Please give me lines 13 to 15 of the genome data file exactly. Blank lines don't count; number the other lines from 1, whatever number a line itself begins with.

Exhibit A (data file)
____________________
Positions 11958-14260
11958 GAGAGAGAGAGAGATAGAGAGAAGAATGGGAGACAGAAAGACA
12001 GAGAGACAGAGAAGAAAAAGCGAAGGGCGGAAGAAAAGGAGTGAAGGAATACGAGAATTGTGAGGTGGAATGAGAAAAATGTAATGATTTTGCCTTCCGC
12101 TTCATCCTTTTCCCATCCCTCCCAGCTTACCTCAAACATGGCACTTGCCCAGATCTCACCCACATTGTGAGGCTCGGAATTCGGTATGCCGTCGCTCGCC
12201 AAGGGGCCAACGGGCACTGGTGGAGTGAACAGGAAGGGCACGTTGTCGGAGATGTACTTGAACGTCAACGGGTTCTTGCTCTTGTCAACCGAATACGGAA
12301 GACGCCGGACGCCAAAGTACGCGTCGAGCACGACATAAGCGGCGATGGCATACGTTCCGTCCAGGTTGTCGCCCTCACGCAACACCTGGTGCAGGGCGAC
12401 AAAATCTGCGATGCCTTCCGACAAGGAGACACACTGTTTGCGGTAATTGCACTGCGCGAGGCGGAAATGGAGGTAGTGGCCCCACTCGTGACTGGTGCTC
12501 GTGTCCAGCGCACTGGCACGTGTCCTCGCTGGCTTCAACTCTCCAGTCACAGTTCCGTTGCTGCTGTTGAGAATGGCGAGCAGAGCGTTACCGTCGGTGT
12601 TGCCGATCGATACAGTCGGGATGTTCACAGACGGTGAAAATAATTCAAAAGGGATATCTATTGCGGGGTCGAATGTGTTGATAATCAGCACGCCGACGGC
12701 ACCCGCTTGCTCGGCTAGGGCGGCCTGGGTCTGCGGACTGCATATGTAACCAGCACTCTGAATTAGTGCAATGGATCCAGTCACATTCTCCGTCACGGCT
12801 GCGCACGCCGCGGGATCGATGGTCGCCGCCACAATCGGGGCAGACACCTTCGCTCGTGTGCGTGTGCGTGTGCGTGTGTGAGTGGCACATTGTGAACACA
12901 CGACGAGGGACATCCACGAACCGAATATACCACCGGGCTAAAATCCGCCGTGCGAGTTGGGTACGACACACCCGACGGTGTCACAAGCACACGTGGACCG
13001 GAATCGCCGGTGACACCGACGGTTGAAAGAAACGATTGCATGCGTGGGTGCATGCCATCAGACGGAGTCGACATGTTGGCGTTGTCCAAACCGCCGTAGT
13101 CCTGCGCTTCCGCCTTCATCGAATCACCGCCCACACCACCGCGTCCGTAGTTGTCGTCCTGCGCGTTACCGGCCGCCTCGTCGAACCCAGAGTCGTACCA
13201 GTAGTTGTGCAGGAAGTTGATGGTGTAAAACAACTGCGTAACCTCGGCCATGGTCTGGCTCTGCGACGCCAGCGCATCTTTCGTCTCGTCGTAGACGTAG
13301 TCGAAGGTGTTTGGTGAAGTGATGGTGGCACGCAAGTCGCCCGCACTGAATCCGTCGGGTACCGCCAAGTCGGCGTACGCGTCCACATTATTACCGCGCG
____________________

13001 GAATCGCCGGTGACACCGACGGTTGAAAGAAACGATTGCATGCGTGGGTGCATGCCATCAGACGGAGTCGACATGTTGGCGTTGTCCAAACCGCCGTAGT
13101 CCTGCGCTTCCGCCTTCATCGAATCACCGCCCACACCACCGCGTCCGTAGTTGTCGTCCTGCGCGTTACCGGCCGCCTCGTCGAACCCAGAGTCGTACCA
13201 GTAGTTGTGCAGGAAGTTGATGGTGTAAAACAACTGCGTAACCTCGGCCATGGTCTGGCTCTGCGACGCCAGCGCATCTTTCGTCTCGTCGTAGACGTAG